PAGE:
403 vs 404

The most recent dilemma I faced at work is to decide between returning a 403 (Unauthorised) error as against a 404 (Not Found) error in an API GET call.

The scenario is a resource does not exist on the server, and a user has made a GET call for that resource. The application as part of it’s normal execution, does an authorisation check and reports a 403 error. Now my users are getting confused – have they tried an invalid resource ID or are they having problems with authorisation?

Photo by Erik Mclean on Unsplash

Thinking puristically, we had initially decided to return the errors as is. That is, a 403 would be returned always, even for resources not found on the server. The reasoning was that this benefitted security. It is better to not even let an unauthorised person know whether or not a resource exists. This was an easy decision and doesn’t need much convincing the product mangers. When you say it’s for security, it almost always gets accepted.

But this time around, the decision differed. The same people who had decided 403, now suggested 404. It turns out, the alleviating the users confusion between whether they didn’t have authorisation or whether they’ve made a mistake in the resource ID or whether the dog ate the resource, and so on, was much more important that security.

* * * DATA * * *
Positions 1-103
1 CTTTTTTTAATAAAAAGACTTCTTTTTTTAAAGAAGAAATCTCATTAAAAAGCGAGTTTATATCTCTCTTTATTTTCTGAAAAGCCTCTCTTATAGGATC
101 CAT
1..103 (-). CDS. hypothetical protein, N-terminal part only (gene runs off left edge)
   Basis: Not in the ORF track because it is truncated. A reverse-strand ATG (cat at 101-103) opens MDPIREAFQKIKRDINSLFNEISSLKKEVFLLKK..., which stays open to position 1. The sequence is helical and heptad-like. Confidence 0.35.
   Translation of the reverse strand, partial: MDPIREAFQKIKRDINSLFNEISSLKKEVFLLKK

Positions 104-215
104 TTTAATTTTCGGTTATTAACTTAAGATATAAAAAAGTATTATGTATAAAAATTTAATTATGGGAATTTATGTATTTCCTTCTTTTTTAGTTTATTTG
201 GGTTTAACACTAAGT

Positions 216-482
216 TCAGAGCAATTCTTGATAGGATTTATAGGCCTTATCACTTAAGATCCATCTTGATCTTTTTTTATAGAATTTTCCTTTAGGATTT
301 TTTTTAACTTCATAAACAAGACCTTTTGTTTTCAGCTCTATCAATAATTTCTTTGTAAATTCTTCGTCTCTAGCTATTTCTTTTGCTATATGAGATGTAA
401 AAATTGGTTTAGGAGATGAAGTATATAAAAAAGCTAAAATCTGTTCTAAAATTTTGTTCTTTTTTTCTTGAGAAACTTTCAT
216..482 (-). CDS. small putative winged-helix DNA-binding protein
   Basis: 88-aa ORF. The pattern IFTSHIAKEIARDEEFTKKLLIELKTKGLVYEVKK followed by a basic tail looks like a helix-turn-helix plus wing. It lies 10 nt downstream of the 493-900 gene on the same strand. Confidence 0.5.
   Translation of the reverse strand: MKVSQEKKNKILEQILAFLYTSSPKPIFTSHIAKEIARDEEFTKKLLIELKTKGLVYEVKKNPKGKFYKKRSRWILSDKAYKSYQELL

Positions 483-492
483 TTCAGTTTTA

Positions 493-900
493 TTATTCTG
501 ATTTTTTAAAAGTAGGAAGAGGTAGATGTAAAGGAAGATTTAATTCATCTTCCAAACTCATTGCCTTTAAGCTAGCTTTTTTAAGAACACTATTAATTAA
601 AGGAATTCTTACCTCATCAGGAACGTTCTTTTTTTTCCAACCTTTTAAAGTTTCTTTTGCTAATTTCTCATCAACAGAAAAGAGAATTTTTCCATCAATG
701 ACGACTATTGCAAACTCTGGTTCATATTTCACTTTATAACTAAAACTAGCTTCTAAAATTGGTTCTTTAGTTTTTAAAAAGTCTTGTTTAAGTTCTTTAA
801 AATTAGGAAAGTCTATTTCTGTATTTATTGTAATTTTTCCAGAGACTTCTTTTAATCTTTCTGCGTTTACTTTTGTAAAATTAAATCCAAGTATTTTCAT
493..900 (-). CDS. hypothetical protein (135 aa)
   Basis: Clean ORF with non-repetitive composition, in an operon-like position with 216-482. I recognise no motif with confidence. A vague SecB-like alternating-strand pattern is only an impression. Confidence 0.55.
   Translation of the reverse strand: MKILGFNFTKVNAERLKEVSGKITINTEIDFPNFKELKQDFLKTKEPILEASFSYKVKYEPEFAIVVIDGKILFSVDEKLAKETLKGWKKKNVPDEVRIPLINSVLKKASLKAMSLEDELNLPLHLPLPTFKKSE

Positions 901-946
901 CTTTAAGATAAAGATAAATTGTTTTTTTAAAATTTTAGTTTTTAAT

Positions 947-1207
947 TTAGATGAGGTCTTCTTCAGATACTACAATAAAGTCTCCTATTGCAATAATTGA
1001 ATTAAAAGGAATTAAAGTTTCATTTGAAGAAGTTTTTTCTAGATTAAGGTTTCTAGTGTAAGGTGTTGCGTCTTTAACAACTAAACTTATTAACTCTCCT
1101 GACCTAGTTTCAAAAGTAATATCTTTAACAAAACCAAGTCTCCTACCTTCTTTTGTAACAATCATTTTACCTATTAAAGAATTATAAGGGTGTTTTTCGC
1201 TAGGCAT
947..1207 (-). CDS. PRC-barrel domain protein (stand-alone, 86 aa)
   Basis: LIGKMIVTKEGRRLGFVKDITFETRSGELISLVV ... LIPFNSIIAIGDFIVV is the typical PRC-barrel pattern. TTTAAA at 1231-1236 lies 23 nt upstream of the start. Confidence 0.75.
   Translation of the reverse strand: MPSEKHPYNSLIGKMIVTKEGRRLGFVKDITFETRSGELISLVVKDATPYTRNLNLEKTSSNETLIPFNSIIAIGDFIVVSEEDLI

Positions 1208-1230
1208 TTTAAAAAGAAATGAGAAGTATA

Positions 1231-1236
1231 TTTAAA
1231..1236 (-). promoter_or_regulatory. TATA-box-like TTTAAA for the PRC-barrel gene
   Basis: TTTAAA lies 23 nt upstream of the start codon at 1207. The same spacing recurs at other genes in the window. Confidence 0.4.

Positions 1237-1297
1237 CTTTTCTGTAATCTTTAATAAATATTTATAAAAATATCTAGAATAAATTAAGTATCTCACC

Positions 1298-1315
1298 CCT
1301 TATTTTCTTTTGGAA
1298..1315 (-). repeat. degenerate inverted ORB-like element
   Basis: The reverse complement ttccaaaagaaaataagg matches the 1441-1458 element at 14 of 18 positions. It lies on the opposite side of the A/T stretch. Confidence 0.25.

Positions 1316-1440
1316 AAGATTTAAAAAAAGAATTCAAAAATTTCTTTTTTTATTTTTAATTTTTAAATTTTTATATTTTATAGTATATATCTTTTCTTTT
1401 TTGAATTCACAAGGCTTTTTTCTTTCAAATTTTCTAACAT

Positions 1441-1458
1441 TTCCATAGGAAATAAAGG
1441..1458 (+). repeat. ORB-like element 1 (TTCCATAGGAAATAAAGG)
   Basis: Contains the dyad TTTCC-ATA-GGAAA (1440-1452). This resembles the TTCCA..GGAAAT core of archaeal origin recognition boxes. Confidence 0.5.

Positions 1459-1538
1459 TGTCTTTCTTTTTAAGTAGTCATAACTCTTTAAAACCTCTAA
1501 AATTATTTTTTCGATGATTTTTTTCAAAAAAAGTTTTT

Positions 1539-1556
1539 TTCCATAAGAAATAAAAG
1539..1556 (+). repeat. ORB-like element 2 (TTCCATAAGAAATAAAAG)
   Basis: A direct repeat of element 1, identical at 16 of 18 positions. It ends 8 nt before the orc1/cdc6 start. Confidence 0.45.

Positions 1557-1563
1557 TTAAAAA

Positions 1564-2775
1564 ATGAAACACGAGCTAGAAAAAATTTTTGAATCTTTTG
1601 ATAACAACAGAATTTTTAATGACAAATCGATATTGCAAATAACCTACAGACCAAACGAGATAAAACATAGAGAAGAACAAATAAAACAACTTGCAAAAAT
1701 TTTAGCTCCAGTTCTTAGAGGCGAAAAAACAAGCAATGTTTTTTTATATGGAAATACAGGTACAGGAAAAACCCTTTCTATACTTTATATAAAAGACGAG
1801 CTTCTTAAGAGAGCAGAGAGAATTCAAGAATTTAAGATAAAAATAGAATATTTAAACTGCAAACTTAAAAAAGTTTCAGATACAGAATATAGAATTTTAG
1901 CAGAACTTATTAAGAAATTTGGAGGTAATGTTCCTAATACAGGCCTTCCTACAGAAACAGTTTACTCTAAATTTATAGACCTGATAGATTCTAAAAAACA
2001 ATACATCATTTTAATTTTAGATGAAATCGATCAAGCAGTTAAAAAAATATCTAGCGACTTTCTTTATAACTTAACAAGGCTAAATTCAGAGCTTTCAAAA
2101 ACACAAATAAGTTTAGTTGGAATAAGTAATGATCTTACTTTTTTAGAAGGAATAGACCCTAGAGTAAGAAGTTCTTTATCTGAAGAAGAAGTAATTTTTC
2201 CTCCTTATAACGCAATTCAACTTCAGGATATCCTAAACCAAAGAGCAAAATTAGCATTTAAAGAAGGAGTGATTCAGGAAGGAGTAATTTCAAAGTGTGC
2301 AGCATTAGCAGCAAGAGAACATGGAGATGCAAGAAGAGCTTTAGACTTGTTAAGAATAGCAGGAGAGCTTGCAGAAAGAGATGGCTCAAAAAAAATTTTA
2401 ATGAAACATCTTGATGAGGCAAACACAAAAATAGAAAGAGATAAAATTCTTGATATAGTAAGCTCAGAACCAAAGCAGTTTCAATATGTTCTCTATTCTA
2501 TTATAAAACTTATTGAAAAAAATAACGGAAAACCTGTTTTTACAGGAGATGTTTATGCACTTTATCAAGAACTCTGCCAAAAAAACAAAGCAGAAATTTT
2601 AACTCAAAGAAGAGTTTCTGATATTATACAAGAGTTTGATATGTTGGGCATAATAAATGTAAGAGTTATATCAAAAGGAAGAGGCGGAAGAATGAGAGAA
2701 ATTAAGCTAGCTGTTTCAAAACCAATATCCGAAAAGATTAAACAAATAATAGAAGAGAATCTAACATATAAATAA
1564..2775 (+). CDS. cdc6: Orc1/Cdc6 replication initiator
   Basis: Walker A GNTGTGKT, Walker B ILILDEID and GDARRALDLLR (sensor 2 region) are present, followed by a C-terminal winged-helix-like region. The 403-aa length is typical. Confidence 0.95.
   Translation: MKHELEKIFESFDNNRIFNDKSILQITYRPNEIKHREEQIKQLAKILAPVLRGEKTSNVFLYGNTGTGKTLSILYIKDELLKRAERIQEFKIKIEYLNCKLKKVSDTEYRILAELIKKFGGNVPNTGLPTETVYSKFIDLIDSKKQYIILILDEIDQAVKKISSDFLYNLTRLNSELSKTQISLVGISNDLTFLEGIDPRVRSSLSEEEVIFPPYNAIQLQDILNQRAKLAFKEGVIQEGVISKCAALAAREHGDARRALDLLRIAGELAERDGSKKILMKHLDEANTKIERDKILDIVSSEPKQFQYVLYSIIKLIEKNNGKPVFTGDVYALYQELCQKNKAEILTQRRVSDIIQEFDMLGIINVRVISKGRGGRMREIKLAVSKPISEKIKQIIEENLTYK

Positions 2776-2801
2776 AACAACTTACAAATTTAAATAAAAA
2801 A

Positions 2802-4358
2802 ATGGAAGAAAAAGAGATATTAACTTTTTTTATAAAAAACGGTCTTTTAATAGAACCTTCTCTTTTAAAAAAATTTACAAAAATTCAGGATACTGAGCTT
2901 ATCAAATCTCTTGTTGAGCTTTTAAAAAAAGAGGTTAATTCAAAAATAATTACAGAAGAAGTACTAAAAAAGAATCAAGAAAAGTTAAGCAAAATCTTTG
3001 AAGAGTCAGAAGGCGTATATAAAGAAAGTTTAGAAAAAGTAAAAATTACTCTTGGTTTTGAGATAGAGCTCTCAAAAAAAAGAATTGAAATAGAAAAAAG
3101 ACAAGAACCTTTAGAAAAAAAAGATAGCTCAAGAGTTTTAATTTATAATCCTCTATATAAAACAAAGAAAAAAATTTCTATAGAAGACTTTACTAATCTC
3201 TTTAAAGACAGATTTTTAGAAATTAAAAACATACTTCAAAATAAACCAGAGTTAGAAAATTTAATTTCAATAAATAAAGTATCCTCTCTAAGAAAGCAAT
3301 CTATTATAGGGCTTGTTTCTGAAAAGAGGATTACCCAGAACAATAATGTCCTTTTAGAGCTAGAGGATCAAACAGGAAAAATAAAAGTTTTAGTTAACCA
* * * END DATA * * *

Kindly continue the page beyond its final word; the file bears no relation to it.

We went with returning a 404. First the application checks for the resource existence, returns a 404 error if it does not exist. If the resource does exist, we check for authorisation and return 403 error if the user does not have authorisation.

The lesson learnt is that purist attitudes like “correct design” or “security first”, will almost always take a back seat to user experience. Users will not choose your application because it’s architected well or it is secure. Users will choose the application that’s easy for them to use. If you forget this, you will end up with unsatisfied users, who you will not be able to convince that you made decisions for better security or best practice or whatever else.

As a software maker, it’s your responsibility to make software that is first comfortable for your user to use, and then, still ensure that it is secure. So not just for “403 or 404?”, for any such conundrums you face while creating software, remember, customer satisfaction will always beat other factors that may contribute to your decision.

To answer the question “403 or 404?” – Do what your customer will like.

Author: heppydepe

I'm Heppy Depe. (Read "Heppy" like "Peppy" and "Depe" like "DayPay"). Writing under a pseudonym because .. I dunno I just felt like writing under a pseudonym. I'm still trying to find the perfect picture of a fish to set as my profile photo.

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